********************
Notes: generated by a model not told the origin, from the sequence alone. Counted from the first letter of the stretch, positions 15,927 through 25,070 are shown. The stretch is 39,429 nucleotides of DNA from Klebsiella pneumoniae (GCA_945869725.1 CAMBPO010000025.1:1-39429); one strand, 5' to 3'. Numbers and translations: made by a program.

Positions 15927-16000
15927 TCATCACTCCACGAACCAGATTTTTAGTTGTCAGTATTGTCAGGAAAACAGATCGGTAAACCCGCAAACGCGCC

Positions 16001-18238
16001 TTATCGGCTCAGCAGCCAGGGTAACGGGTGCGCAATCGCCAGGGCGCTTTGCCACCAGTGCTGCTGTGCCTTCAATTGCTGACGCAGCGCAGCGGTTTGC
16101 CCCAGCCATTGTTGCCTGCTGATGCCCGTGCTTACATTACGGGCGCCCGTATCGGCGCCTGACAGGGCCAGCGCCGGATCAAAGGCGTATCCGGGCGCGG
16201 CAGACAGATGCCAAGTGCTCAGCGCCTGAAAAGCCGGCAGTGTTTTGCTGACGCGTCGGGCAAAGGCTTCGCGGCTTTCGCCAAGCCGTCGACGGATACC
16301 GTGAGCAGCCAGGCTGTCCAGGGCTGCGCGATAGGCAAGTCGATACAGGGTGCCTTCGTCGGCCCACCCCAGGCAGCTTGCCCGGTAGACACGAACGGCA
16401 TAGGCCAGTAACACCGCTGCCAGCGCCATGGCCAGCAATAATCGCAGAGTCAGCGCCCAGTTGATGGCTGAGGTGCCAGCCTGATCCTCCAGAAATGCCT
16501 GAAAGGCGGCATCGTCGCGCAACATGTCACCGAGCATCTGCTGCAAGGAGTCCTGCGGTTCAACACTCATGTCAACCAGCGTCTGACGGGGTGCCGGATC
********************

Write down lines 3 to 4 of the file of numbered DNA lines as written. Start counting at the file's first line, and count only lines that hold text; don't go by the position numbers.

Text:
15927 TCATCACTCCACGAACCAGATTTTTAGTTGTCAGTATTGTCAGGAAAACAGATCGGTAAACCCGCAAACGCGCC

Positions 16001-18238